An Australian scientist has discovered what could be the world's rarest coral in the remote North Pacific Ocean.
The unique Pacific elkhorn coral was found while conducting underwater surveys of Arno atoll in the Marshall Islands, by coral researcher Dr Zoe Richards of the ARC Centre of Excellence for Coral Reef Studies (CoECRS).
The coral bears a close physical resemblance to the critically endangered and fast-vanishing elkhorn coral (Acropora palmata) of the Atlantic Ocean, but genetic analysis has shown it to be a different species.
"When I first saw it, I was absolutely stunned. The huge colonies -- five metres across and nearly two metres high with branches like an elk's antlers -- were like nothing I'd seen before in the Pacific Ocean," Richards recounts.
"So far I have only found this new population of coral to occur along a small stretch of reef at a single atoll in the Marshalls group," Richards explains. "It grows in relatively shallow water along the exposed reef front and, so far, fewer than 200 colonies are known from that small area."
"The Pacific elkhorn coral has regular divergent blade-like branches that radiate out from single or multiple large central stalks. Its colonies are by far the largest of all the Acropora colonies observed at Arno Atoll, indicating that these are relatively old," she adds.
Whether the Pacific elkhorn is an entirely new species or not is subject to scientific debate, because Richards has uncovered that over a century ago, in 1898, a scientist called Gardiner described a coral from the island of Rotuma, near Fiji in the South Pacific whose description fits that of the Pacific elkhorn. "Unfortunately at this stage, we do not have any genetic material of A. rotumana to confirm whether or not it is the same species as the Pacific Elkhorn."
This finding is of a population of elkhorn coral in the Pacific is of particular scientific interest because it represents one morphological extreme in Acropora, the dominant genus of reef-building corals, the researchers say.
Genetic analysis of the new coral found that its closest relative is Acropora abrotanoides. Richards considers it possible that A. abrotanoides, the 19th century Fijian coral and the new Pacific elkhorn could turn out to be variants of the same species -- but says there aren't enough data to confirm this, at this point.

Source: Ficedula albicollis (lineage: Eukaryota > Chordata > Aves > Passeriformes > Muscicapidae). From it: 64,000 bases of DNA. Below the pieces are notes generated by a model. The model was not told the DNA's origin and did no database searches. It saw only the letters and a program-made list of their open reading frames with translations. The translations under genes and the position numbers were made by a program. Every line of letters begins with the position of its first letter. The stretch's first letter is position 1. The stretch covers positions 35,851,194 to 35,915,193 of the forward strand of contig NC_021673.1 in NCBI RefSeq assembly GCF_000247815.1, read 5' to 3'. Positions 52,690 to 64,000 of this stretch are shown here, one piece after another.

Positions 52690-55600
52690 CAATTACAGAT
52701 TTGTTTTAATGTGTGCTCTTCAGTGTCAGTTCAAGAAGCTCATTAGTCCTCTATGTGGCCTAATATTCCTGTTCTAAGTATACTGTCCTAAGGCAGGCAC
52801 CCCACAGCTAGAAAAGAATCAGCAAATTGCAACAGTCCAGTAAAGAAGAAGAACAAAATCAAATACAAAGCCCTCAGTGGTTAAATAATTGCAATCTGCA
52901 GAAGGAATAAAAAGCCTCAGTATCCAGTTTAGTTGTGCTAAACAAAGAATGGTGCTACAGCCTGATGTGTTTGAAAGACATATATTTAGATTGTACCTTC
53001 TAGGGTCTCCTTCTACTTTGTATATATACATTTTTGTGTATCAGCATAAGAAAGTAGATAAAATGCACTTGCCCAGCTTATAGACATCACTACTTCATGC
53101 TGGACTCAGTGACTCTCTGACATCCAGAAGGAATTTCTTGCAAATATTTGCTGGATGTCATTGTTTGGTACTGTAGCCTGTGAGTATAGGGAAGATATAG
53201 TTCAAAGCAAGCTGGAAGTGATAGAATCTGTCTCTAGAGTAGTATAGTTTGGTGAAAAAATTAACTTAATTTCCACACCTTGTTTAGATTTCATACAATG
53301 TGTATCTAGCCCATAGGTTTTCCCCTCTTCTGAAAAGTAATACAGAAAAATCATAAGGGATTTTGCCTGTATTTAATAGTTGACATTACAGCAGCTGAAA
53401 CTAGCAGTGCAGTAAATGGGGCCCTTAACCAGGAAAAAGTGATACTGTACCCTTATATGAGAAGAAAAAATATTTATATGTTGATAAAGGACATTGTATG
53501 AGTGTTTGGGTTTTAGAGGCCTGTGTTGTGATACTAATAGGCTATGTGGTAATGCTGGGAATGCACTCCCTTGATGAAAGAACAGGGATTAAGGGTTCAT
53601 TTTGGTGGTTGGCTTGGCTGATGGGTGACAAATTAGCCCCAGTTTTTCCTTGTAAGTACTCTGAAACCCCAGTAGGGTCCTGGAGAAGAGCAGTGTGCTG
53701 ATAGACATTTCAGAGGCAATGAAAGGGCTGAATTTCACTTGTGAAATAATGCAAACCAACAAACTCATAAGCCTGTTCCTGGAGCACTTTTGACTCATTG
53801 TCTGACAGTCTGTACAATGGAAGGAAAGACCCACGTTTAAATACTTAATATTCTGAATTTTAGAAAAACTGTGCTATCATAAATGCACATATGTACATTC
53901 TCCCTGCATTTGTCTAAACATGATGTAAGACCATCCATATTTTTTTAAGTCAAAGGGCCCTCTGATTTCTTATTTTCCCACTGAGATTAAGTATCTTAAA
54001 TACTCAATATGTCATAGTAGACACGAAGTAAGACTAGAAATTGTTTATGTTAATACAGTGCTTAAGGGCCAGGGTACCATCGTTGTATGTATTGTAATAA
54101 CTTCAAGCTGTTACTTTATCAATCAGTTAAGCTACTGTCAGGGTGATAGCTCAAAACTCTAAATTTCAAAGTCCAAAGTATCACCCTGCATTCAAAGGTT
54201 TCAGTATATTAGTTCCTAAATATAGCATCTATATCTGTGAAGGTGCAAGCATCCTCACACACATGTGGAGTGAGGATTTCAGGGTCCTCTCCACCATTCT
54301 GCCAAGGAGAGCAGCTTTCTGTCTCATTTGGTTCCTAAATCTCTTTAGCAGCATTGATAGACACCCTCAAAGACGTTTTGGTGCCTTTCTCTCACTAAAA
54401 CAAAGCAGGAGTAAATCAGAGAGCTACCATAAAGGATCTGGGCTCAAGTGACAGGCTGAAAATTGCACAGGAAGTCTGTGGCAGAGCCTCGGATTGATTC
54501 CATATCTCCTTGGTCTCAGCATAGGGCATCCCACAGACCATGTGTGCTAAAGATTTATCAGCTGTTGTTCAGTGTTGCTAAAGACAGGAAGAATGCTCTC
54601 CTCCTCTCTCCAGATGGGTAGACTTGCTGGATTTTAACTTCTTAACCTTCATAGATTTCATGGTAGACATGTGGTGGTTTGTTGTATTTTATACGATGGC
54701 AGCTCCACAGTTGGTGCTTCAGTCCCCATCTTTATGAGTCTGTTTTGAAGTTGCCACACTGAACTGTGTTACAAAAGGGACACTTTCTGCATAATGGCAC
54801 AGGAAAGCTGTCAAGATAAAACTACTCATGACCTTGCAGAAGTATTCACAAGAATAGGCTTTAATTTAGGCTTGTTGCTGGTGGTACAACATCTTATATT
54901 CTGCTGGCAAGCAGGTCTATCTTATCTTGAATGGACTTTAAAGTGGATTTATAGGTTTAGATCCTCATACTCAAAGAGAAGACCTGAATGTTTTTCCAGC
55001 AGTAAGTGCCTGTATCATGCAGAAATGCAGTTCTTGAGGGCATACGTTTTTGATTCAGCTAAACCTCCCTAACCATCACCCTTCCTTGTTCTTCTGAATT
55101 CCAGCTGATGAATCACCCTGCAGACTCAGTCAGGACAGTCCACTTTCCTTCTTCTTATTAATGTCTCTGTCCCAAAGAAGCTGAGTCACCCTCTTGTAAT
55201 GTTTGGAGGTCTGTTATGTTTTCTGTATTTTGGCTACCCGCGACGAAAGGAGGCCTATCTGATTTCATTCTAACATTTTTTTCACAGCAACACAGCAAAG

The uncertainty surrounding the taxonomic status of the Pacific elkhorn poses a conservation dilemma. To be given threatened species status by the International Union for Conservation of Nature (IUCN), more needs to be known about the coral, its population size and it relationships to other coral species.
"Currently the Pacific elkhorn would be rated as 'data deficient', meaning there isn't enough information to determine whether it is threatened, vulnerable or critically endangered," she explains. This means that the Pacific elkhorn would join 141 other coral species on the IUCN list whose status is uncertain.
However the status of its Atlantic relative, A. palmata is much more certain: regarded by most marine researchers as the outstanding symbol of the plight of Caribbean corals, it is rated as critically endangered after vanishing from most of its Caribbean reef habitat in recent decades.
Richards says that the current IUCN definitions are unhelpful in terms of the conservation of many rare and newly described corals such as the Pacific elkhorn, adding it is likely that many of the corals classified as 'data deficient' are actually at risk of extinction.
"When Zoe showed me pictures of the Pacific elkhorn, I was shocked," says leading coral geneticist Professor David Miller of CoECRS and James Cook University.
"The colonies look just like the critically endangered Caribbean species A. palmata, one of the most distinctive of all corals. The fact that these colonies might represent a species that has not been seen for over a hundred years (A. rotumana) says something about how much we know about the remote reefs of North Pacific.
"And the fact that it and many other corals don't qualify as at risk under IUCN criteria is very disappointing. The IUCN seems to be too demanding in terms of the criteria for listing, and we urge they should err on the side of caution in cases like this."
Richards' discovery is reported in the latest edition of the journal Systematics and Biodiversity.
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